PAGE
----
Racing World Mourns Passing Of ‘First Lady Of Thoroughbred Racing’

by | 09.17.2017 | 6:20pm
Penny Chenery, the "First Lady of Thoroughbred Racing"

Thrust into national prominence as the owner and breeder of Riva Ridge and Secretariat, Penny Chenery charmed the nation as an engaging and quick-witted owner who represented her equine champions with poise, dignity, and keen business sense. She grasped her role as the voice of the silent equine hero. As she put it, “The horse can't talk – but I can.”

The racing community mourned the passing of the “First Lady of Thoroughbred Racing” across the nation:

Ron Turcotte, rode 1973 Triple Crown winner Secretariat and 1972 Kentucky Derby and Belmont winner Riva Ridge: “She'll be missed. We had a lot of fun together all these years and we had a lot in common. I truly appreciated her letting me ride her great horses, and we won some nice races together, some nice ones besides those with Secretariat. There was Riva Ridge, of course, and Upper Case, who won the Florida Derby and Wood, and a few other nice ones. We never really had a word together. I know the movie shows that we did, but we always got along.”

William Nack, author of Big Red of Meadow Stable: Secretariat, the Making of a Champion: “Penny Chenery was an original. From the day she stepped into the racing scene in 1971, when she took over the management of the Meadow Stable from her ailing father, to the day she helped Secretariat into his stall at Claiborne Farm in the fall of 1973, no woman had ever played the leading role in a sport dominated for decades by men. Of course, there had been prominent female owners out front in the sport over the years, from Mrs. Henry Carnegie Phipps to Mrs. Richard C. Du Pont, but none had a more visible role, or more widespread public appeal, than Helen Bates Chenery.

“She became a familiar figure in the Sport of Kings when Riva Ridge won the Kentucky Derby and Belmont Stakes in 1972, but her stewardship of Riva was merely a lounge act for the main event that was to come. It was as the manager of Secretariat's brilliant tour de force in winning the Triple Crown, in 1973, that she became the face of Thoroughbred racing in America, on television as well as in print.

“Intelligent, articulate, and attractive, with a facility for speaking in complete, often colorful sentences, she was the perfect PR lady for the mighty chestnut who pulled off the greatest Triple Crown performance in history. Over the ensuing four decades, rather than retire in obscurity, she was a regular at the sport's major events, always accessible for interviews, and came to be known as the First Lady of the American Turf. This was an accolade that made her wince, but it was richly deserved.”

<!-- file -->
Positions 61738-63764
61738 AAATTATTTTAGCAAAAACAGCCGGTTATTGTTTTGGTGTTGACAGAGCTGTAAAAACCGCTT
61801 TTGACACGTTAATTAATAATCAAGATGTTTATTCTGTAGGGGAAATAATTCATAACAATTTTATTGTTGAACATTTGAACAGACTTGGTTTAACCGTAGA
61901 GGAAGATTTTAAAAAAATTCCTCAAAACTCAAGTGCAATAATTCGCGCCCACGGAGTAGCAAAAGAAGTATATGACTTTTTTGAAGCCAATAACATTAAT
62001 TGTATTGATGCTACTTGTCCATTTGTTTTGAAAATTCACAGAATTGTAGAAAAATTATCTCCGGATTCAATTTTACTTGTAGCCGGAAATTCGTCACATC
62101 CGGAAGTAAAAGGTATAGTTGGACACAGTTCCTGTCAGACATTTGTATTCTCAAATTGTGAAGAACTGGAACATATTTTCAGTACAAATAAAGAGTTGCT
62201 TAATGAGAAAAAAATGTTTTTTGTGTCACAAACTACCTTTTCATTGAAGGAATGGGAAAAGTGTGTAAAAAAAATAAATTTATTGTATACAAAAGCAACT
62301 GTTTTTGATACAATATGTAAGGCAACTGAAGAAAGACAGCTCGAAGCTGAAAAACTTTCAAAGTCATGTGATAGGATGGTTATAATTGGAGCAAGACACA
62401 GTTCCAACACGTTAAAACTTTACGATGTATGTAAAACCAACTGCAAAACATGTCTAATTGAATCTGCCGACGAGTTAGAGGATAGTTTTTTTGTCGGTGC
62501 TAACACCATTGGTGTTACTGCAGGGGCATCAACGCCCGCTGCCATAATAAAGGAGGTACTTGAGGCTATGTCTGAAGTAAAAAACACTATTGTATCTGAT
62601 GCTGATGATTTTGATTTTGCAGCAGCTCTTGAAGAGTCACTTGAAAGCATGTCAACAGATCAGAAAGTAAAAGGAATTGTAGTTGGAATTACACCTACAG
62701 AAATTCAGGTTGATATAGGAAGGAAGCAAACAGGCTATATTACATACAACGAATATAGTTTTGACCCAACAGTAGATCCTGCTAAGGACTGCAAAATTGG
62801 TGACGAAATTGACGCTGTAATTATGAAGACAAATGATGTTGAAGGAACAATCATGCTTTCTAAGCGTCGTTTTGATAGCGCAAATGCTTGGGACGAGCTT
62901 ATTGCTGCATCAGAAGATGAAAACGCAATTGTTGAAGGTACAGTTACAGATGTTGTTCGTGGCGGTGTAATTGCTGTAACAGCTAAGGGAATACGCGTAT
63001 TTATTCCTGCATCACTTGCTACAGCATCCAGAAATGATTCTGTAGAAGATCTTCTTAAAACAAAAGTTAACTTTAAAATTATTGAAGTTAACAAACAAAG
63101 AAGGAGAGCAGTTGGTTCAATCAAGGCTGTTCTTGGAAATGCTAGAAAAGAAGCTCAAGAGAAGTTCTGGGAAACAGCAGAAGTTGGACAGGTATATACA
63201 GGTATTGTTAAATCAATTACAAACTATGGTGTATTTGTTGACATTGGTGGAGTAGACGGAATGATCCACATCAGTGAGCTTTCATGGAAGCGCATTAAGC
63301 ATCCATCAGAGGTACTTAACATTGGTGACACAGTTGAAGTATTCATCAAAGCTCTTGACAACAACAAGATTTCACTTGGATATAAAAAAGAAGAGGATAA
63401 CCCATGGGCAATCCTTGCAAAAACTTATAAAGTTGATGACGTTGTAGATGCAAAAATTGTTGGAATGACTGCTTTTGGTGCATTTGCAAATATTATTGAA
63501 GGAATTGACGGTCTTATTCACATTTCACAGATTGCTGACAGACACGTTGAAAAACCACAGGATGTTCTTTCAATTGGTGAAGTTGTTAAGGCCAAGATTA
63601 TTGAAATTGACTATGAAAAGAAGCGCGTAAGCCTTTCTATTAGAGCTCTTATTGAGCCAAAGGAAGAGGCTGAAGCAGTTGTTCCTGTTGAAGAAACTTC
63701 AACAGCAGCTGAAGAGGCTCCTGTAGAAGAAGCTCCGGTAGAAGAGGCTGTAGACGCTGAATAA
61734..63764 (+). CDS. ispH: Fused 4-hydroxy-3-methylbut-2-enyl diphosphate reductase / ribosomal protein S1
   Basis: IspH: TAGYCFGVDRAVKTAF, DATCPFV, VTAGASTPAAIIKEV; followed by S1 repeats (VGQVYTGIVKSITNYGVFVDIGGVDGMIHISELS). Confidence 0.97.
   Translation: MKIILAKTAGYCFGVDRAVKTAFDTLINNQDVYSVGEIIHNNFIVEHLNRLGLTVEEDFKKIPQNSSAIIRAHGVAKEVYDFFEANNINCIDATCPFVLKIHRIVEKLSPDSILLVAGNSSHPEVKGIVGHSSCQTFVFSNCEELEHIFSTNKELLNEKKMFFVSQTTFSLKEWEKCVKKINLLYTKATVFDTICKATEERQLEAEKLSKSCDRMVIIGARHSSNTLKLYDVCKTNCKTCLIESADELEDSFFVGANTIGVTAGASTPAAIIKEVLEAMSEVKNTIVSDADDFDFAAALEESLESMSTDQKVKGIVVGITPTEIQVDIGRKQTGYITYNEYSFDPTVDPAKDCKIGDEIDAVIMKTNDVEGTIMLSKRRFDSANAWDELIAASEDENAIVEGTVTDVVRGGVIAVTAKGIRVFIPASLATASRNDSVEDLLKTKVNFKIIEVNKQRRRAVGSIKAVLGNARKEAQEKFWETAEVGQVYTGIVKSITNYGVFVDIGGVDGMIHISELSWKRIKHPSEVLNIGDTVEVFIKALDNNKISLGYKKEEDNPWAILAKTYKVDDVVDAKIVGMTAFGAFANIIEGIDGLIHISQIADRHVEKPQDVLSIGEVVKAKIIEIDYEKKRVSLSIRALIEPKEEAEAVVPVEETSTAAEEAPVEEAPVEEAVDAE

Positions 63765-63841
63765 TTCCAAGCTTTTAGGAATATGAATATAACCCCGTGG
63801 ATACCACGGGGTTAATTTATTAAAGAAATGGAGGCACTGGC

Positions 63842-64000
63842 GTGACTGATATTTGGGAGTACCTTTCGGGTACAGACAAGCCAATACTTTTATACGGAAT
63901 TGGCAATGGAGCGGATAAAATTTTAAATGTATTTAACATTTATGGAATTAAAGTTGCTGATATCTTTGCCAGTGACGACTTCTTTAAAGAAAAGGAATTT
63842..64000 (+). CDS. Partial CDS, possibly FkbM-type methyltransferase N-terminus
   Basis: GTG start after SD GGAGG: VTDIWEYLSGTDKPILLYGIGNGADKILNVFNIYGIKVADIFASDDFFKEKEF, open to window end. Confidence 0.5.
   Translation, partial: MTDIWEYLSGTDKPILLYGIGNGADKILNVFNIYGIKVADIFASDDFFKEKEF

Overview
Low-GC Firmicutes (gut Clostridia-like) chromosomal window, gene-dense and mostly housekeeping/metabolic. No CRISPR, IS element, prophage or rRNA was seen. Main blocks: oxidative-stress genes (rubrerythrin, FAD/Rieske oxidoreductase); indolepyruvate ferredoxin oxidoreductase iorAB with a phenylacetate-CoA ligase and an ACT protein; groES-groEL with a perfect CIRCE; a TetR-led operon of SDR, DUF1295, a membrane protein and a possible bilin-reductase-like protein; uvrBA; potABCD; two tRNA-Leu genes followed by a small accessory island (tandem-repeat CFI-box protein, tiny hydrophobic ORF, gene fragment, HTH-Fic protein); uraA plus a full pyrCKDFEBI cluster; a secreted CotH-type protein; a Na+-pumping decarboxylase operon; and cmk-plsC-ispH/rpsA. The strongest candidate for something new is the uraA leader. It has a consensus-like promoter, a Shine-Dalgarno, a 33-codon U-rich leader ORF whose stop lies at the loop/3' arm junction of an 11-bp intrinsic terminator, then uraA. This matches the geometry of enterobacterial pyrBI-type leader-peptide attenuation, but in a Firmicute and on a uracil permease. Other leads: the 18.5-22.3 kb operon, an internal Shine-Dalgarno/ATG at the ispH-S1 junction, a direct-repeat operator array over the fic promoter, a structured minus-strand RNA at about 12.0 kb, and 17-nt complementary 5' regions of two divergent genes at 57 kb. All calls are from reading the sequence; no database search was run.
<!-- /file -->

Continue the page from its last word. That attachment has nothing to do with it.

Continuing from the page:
Alex Waldrop, President and CEO, National Thoroughbred Racing Association: “Whether as the owner of Secretariat, the brilliant Triple Crown Champion she campaigned nearly a half-century ago, or as a leader and ambassador for the sport she loved, Penny Chenery led an extraordinary life that touched Thoroughbred racing fans and others in a unique and personal way. Thankfully, her legacy will live on for many generations to come.”

Breeders' Cup Ltd.: “Penny Chenery made an indelible impact on the world of Thoroughbred racing, as an owner, industry leader and as a grand ambassador of our sport for nearly half a century.  Secretariat's conquest of the Triple Crown in 1973 captivated an entire nation, as millions of Americans shared with her the great joy and celebration of Secretariat's 31-length victory in the Belmont Stakes, while Penny displayed remarkable spirit, grace and class through it all. Just as important, we recall her tremendous devotion and contributions to the racing industry, breaking barriers as she became the first female president of the Thoroughbred Owners and Breeders' Association, the first president of the Grayson Jockey Club Research Foundation, one of the founders of the Thoroughbred Retirement Foundation, and supported charitable causes through the Secretariat Foundation. Most of all, we will miss Penny's great warmth and dignity, as we extend our deepest sympathies to her family and loved ones.”